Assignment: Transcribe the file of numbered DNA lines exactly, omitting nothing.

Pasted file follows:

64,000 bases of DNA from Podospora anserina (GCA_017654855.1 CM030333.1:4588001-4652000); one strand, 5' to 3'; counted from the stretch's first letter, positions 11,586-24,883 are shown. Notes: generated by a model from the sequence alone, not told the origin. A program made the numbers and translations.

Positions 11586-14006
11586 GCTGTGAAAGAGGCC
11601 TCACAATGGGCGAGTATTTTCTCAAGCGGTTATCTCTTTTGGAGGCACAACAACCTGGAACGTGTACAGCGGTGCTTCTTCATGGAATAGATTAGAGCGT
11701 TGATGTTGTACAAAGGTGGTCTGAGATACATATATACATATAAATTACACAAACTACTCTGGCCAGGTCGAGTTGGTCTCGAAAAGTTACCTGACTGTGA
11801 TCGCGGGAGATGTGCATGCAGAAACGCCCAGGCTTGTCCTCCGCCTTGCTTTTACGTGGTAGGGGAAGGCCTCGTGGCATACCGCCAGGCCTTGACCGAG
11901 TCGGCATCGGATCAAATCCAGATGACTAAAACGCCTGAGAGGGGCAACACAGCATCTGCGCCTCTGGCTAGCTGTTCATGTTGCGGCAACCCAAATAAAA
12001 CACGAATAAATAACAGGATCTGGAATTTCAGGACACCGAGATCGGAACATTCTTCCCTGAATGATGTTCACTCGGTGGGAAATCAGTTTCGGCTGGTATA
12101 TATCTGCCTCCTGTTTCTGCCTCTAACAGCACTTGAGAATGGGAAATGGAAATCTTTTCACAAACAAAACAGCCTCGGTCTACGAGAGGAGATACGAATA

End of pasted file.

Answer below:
64,000 bases of DNA from Podospora anserina (GCA_017654855.1 CM030333.1:4588001-4652000); one strand, 5' to 3'; counted from the stretch's first letter, positions 11,586-24,883 are shown. Notes: generated by a model from the sequence alone, not told the origin. A program made the numbers and translations.

Positions 11586-14006
11586 GCTGTGAAAGAGGCC
11601 TCACAATGGGCGAGTATTTTCTCAAGCGGTTATCTCTTTTGGAGGCACAACAACCTGGAACGTGTACAGCGGTGCTTCTTCATGGAATAGATTAGAGCGT
11701 TGATGTTGTACAAAGGTGGTCTGAGATACATATATACATATAAATTACACAAACTACTCTGGCCAGGTCGAGTTGGTCTCGAAAAGTTACCTGACTGTGA
11801 TCGCGGGAGATGTGCATGCAGAAACGCCCAGGCTTGTCCTCCGCCTTGCTTTTACGTGGTAGGGGAAGGCCTCGTGGCATACCGCCAGGCCTTGACCGAG
11901 TCGGCATCGGATCAAATCCAGATGACTAAAACGCCTGAGAGGGGCAACACAGCATCTGCGCCTCTGGCTAGCTGTTCATGTTGCGGCAACCCAAATAAAA
12001 CACGAATAAATAACAGGATCTGGAATTTCAGGACACCGAGATCGGAACATTCTTCCCTGAATGATGTTCACTCGGTGGGAAATCAGTTTCGGCTGGTATA
12101 TATCTGCCTCCTGTTTCTGCCTCTAACAGCACTTGAGAATGGGAAATGGAAATCTTTTCACAAACAAAACAGCCTCGGTCTACGAGAGGAGATACGAATA